ascertainment bias


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ascertainment bias

systematic failure to represent equally all classes of cases or people supposed to be represented in a sample.

as·cer·tain·ment bi·as

(as-ĕr-tān'mĕnt bī'ăs)
Systematic failure to represent equally all classes of cases or people supposed to be represented in a sample.
References in periodicals archive ?
This finding might be a limitation of our sample size or might indicate that the higher CFR for persons [greater than or equal to] 45 years of age from other studies resulted from ascertainment bias arising from inclusion of only hospitalized case-patients or those reported to the surveillance system, whereas ascertainment of cases in this report was community-based.
15] investigators believe that the increase reflected ascertainment bias.
At this time, it is not known if factors such as ascertainment bias, prevalence of statin use, inclusion of revascularization procedures as a CVD event, and follow-up time could account for differences in the CVD risk estimates between the different population studies.
The strengths of the study are its large size and varied location of participants from all across the USA and the adjustments for a range of socioeconomic indicators to minimise ascertainment bias.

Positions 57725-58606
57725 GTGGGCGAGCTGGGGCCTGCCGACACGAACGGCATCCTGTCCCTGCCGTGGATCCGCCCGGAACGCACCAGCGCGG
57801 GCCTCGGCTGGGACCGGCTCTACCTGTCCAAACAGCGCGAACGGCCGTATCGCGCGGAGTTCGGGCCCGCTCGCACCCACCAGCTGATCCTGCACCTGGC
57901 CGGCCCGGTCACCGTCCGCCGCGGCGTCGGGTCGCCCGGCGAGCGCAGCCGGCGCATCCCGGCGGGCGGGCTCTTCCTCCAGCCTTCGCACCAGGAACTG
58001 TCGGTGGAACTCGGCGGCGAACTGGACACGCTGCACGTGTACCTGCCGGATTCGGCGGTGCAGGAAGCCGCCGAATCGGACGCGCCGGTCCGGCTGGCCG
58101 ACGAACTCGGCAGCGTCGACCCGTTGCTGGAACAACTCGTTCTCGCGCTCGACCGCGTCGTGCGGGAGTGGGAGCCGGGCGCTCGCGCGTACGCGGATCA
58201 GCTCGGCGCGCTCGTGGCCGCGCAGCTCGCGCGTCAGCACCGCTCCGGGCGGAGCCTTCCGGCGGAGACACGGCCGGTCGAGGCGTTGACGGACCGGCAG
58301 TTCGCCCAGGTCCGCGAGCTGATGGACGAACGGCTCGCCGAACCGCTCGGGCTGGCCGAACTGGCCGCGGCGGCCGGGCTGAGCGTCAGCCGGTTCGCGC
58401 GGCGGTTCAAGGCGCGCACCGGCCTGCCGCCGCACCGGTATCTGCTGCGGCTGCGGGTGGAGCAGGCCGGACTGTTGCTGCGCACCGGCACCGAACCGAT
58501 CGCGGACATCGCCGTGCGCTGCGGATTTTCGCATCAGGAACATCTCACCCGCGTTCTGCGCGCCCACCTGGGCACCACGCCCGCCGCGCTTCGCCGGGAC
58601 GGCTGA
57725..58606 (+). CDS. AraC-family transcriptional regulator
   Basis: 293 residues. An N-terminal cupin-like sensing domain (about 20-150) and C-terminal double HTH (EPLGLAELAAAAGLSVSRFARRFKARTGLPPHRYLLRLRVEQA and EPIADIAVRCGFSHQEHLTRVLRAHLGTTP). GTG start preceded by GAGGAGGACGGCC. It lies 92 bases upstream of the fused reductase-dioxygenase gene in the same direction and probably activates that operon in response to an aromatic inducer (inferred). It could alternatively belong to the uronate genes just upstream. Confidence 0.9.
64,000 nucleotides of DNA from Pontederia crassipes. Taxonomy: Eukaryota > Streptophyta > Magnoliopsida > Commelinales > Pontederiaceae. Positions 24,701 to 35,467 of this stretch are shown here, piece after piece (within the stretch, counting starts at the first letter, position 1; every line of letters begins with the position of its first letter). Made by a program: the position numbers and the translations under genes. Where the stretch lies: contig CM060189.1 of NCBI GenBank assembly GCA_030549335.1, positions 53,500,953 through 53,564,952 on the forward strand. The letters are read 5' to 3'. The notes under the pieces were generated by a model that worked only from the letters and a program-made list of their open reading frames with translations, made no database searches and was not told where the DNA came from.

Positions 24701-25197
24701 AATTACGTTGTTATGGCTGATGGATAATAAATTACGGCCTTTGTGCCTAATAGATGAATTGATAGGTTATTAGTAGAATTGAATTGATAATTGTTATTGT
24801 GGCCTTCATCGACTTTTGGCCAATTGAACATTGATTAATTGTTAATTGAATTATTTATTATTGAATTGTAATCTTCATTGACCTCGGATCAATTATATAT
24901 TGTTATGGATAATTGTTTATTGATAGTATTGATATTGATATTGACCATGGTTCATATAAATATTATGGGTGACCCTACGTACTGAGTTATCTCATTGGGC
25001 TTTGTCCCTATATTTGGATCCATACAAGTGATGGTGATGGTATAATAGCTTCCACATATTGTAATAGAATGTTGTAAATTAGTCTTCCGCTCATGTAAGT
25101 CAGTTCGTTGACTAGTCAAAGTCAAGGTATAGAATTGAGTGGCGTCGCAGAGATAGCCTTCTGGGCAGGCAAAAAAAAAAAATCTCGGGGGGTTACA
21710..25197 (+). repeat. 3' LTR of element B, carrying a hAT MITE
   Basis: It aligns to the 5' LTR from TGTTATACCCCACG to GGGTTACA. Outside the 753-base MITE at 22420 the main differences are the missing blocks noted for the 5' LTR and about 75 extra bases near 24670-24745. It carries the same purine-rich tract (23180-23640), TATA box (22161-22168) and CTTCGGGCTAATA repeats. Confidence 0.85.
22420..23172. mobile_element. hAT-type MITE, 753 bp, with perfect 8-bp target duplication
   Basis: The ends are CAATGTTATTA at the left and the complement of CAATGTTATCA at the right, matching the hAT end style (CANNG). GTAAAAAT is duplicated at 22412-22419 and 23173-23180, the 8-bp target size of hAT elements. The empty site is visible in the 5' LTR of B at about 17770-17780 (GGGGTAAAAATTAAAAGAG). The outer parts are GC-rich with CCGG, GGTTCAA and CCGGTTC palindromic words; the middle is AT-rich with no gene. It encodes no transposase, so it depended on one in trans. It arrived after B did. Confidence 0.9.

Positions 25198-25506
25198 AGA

Ascertainment bias, or decreased genetic variability in species that were not directly targeted in the original marker selection process, is a common finding in genetic studies of microsatellite loci among closely related species (Ellegren et al.
In single-child paternity cases, ascertainment bias was compensated for by counting every apparent null allele carrier parent as two null carriers.
Researchers, "found evidence of a strong association between COPD and lung cancer, but this was largely explained by the effect of smoking and is most apparent in recently diagnosed cases of COPD, suggesting a strong element of ascertainment bias.
On the risk side, there is the potential that reports of bladder cancer on dapagliflozin reflected an ascertainment bias.
Additionally, at least to some extent, higher reported prevalence of HCV infection among HIV-infected MSM compared with HIV-uninfected MSM might result from ascertainment bias rather than a true difference in disease prevalence.
Descriptions of many associated conditions and neuropsychological profiles in patients with TS attending specialised clinics are intriguing, but the observed association between TS and other conditions might be due to ascertainment bias, since those with more complex needs are more likely to be referred for professional evaluation and treatment.
I am among those researchers who have doubts about the veracity of the signals generated from administrative databases, which I believe suffer from major sources of uncontrolled bias, such as ascertainment bias.
Attempts to adjust for ascertainment bias has resulted in lower overall risks being estimated for BRCA1 and BRCA2 [20], especially when these studies include population-based series [21].